One of the most common methods for sealing AUVs is the use of O-Rings since most of them have a cylindrical shape. However, designers usually face the issue of irregular groove depth and noncontinuous edge. Furthermore, even if some methods for reducing groove depth variations and improving edge sharpness have been proposed, they are mainly based on models based on the upper edge. In such methods, silicone materials are usually poured into the middle of the groove and covered by Nylex sheets [4]. Next, the upper part of the body is placed, and the groove forms an edge. After a while, the middle material becomes dry and Nylex could be separated [1, 4]. The middle material has a complete elastic form and even can be used as O- Ring or Gasket by itself. We then tested this technique using a range of aquarium glues with various percentages and Gasket Makers (Figure 5). The Nylex sheet was not used in the aforementioned method and the edge was inserted into the basic material of silicon. However, once completed, reopening the whole system for maintenance or adjustments will be problematic and time- consuming. Also, leakage was observed even after O-Ring placement. This can happen due to two reasons,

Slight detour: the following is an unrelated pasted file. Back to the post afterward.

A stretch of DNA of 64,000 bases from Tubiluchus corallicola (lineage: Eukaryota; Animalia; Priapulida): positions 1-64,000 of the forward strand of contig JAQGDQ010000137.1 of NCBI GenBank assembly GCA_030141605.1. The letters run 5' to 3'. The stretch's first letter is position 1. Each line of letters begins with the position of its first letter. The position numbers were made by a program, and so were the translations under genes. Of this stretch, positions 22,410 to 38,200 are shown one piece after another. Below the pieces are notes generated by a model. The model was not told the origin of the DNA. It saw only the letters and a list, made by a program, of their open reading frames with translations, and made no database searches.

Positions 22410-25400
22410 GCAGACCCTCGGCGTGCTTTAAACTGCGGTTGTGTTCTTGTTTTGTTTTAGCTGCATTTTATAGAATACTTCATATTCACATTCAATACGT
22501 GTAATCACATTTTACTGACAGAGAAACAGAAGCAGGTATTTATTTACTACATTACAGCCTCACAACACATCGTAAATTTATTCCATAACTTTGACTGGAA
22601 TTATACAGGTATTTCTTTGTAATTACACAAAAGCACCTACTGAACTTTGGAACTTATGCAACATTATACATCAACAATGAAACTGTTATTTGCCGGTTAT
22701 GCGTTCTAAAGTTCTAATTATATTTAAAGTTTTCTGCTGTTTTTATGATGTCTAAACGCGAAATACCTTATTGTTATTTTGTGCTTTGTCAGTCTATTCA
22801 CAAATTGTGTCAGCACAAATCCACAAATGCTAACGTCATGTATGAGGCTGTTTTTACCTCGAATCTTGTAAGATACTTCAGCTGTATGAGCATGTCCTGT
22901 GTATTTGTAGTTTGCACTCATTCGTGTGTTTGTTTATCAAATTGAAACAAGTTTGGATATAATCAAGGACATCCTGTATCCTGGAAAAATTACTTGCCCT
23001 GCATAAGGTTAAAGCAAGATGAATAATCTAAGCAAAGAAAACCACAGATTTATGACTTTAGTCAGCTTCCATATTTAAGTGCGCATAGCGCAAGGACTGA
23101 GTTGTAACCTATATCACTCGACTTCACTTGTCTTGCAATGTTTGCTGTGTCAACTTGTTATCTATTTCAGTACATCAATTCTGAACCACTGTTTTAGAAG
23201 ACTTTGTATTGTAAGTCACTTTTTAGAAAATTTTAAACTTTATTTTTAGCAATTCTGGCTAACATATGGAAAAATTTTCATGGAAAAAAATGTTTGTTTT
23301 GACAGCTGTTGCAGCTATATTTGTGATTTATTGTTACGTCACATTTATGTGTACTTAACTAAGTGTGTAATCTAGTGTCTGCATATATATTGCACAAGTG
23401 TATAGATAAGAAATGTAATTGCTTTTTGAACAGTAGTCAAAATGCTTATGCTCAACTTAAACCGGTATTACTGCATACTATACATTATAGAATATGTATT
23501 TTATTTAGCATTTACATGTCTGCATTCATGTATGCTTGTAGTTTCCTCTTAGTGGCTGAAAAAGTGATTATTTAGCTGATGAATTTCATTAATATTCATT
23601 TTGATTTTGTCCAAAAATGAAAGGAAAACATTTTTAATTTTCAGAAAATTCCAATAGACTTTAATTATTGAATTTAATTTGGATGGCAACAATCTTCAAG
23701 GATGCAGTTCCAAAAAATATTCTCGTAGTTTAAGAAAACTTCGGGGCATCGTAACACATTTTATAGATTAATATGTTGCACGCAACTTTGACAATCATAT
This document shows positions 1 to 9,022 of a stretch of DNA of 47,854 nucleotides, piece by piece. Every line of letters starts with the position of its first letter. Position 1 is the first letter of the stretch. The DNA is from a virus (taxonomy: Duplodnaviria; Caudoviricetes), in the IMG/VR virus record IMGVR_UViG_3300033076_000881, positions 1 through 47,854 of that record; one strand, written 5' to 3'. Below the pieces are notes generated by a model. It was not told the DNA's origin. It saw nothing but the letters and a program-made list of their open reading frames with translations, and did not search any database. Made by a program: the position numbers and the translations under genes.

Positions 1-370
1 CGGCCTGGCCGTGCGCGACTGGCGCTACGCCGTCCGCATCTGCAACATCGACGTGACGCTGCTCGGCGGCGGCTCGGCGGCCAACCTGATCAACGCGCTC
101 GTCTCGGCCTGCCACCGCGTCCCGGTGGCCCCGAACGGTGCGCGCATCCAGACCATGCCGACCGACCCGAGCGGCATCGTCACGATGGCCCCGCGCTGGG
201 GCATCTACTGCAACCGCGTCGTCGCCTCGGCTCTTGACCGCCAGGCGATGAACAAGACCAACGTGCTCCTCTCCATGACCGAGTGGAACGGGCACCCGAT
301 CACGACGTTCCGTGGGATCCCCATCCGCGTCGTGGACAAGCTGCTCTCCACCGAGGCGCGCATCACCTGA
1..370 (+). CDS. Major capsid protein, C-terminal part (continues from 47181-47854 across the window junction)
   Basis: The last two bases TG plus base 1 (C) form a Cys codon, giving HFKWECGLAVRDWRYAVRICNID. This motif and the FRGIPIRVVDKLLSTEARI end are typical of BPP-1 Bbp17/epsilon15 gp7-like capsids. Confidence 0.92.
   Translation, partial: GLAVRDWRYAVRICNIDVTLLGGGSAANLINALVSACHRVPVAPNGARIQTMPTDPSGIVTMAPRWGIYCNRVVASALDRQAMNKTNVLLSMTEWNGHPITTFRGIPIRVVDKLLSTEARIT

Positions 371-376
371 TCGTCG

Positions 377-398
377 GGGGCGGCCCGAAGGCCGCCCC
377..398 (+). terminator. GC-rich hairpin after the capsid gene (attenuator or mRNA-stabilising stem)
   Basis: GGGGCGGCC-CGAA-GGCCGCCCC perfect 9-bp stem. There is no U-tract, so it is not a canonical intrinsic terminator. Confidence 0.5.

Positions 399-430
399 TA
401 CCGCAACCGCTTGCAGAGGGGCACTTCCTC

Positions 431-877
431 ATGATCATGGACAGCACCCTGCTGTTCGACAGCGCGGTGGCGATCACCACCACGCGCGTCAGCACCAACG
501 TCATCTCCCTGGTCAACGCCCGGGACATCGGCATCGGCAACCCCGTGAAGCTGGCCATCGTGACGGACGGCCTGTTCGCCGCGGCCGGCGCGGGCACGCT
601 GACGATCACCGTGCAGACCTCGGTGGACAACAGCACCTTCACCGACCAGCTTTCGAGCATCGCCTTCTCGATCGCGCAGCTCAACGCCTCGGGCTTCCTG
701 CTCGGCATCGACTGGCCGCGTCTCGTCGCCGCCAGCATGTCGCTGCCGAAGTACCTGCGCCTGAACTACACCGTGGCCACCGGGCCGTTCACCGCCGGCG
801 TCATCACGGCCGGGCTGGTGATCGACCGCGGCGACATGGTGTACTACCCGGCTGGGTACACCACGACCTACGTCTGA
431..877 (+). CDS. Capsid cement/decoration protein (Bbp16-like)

a. The inappropriate quality of the middle material and,

b. The deformation of the horizontal shape of bodies, i.e., its twisting along length.

Figure 5: Edge made by the Gasket Maker.

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Gasket

Using Gasket instead can be an option where low pressures are involved (i.e., AUVs working at relatively low depths), which is the case in our application. So, Gasket was then used with sticky and elastic material placed between two sheets; then upon pressing the sheets together, they become fastened. As mentioned earlier, basic silicon materials have the features of a good Gasket (Figures 6-10).

Figure 6: Commercial silicon sheet designed for sealing.

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Figure 7: Use of standard silicon sheets as Gasket.

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Figure 8: Use of Gasket Maker paste to customize sealing.

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Figure 9: External sealing after sliding the upper and lower parts of the body.